As the world readies for a tapering of QE3, interest rates have adjusted for an eventual Fed exit. The 10-year US Treasury yield sits at 2.53%, up from 1.6% in May.
Long-dated maturities see the biggest change. Mortgage-backed securities took a beating on the Fed’s words of a taper, but yields have since come off their highs.
Let’s examine how this plays out for mREIT investors.
It first appeared that the Federal Reserve would begin tapering by the end of 2013, if not September 2013, a month cited in several analysts’ reports. The market responded quickly, pushing yields higher.
Since then, Bernanke has stepped off the tapering talk. He said yesterday that the Fed’s purchases “are by no means on a preset course,” adding that the Fed will be “responding to the data.” In essence, Bernanke’s not sold on the taper if economic reports show a slowing economy.
Bernanke’s latest move is genius. In announcing a potential tapering of asset purchases, Bernanke forced the markets to move rates up, without any exit from the Fed. The Fed is buying the same amount of U.S. Treasuries and mortgage-backed securities, however the market responded as if the Fed pulled out completely.
Bernanke slowed any bubble that may have been forming, all the while enabling the Fed to justify perpetual asset purchases in excess of $1 trillion each year.
Why mREITs should succeed
Mortgage REITs are the most exposed to higher rates. Mortgage REITs borrow in the short-term to invest in long-term securities. They use leverage, up to 8x their equity, to generate double-digit yields for investors.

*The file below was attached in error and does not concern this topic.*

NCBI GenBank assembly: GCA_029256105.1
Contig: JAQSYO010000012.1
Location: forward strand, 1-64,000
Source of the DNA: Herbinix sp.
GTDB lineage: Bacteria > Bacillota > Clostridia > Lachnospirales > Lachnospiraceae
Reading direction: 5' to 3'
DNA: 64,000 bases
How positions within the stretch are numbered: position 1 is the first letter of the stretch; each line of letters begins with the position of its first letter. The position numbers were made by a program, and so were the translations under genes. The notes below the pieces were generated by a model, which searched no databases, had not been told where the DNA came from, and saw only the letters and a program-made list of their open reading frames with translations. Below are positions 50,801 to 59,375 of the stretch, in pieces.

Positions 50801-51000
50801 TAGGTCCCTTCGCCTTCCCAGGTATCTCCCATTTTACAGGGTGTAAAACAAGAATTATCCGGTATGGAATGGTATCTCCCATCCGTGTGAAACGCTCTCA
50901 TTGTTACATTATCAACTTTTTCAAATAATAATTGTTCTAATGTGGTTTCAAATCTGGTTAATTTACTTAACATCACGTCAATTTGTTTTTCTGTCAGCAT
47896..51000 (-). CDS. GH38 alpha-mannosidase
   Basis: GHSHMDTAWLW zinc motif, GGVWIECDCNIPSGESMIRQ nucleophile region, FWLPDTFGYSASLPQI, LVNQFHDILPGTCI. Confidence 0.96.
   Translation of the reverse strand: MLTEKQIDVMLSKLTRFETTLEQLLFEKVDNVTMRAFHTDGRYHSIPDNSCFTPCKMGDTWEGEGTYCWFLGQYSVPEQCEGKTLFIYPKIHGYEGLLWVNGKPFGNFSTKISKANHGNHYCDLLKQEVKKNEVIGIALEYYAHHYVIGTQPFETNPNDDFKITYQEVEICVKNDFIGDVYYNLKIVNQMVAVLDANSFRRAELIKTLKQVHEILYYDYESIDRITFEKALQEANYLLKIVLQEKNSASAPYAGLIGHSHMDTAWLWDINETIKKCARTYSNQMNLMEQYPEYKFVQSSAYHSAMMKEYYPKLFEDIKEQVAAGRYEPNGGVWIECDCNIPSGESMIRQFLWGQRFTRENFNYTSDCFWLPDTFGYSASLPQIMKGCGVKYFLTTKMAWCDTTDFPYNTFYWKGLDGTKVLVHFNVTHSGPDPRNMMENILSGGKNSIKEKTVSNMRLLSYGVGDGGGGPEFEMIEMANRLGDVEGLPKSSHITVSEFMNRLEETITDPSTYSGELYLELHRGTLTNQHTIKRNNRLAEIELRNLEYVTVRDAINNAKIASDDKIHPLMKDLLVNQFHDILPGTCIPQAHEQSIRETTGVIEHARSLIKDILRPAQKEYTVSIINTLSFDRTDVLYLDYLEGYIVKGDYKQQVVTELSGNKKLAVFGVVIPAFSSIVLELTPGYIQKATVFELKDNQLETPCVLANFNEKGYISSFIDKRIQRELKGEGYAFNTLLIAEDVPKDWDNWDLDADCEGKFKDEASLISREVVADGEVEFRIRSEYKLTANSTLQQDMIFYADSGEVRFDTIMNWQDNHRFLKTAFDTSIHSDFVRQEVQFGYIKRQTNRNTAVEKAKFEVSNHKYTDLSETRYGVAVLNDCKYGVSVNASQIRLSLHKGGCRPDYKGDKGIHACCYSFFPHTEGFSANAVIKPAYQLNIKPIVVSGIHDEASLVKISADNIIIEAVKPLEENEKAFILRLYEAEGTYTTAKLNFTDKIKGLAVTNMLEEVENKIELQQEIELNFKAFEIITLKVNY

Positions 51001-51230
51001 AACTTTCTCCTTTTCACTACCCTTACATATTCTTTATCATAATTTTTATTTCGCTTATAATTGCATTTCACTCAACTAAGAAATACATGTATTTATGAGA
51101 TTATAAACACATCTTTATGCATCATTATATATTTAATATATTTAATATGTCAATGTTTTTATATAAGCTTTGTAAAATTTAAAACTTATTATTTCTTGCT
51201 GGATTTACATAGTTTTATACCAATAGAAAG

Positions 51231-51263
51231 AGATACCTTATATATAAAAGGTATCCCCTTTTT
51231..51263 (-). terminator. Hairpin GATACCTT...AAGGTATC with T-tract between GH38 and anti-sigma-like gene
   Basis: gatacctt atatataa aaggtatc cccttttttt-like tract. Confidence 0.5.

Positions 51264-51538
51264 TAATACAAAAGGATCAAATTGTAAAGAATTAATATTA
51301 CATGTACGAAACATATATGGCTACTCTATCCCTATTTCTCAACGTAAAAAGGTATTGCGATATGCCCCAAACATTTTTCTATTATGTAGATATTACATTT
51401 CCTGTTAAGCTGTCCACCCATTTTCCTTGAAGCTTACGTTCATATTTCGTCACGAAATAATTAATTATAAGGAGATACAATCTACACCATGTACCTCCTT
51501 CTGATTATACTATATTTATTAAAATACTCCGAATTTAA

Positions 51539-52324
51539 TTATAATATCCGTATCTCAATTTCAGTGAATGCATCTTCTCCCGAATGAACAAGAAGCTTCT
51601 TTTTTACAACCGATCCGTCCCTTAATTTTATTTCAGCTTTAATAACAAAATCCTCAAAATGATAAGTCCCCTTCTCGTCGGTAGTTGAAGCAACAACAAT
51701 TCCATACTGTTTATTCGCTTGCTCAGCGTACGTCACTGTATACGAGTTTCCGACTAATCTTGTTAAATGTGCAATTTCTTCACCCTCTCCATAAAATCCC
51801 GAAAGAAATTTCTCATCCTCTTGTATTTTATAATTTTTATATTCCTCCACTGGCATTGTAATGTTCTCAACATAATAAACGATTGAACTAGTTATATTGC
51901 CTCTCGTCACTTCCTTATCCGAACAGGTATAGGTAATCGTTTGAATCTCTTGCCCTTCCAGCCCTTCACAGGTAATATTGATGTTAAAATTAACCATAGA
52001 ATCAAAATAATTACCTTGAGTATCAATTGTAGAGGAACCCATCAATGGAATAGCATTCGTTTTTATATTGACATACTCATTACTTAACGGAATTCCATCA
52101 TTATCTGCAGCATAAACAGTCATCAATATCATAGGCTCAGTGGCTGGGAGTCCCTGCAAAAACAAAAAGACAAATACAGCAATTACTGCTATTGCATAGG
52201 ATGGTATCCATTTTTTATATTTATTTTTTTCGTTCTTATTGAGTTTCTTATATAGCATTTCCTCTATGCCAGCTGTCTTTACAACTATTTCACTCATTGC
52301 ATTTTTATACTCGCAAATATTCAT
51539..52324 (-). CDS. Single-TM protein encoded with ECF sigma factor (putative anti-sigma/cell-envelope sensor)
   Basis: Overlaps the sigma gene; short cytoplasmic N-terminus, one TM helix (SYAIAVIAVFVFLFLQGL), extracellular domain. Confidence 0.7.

In effect, an mREIT will borrow at 2% and lend (invest in MBS products) at 4-5%, paying out the spread to investors.
Bernanke’s latest signal suggests that he’s happy with rates on the long-end of the yield curve. Higher rates dampen discussion about a real estate bubble, while slowing speculative credit issuance and record borrowing.
Higher rates also bode well for mREIT profitability. As long-dated yields find a new plateau at 4.5% for 30-year mortgages, mREITs earn a larger spread between short and long-term rates.
mREITs in Focus
The two largest mREITs, American Capital Agency Corp. (NASDAQ:AGNC) and Annaly Capital Management, Inc. (NYSE:NLY) should fare better than their share prices let on.
Mortgage REITs produce earnings and losses from two different mechanisms. First, there are the underlying book values, which change in response to rates. Higher rates mean lower MBS prices, and thus lower book values. Lower rates mean higher MBS prices, and thus higher book values.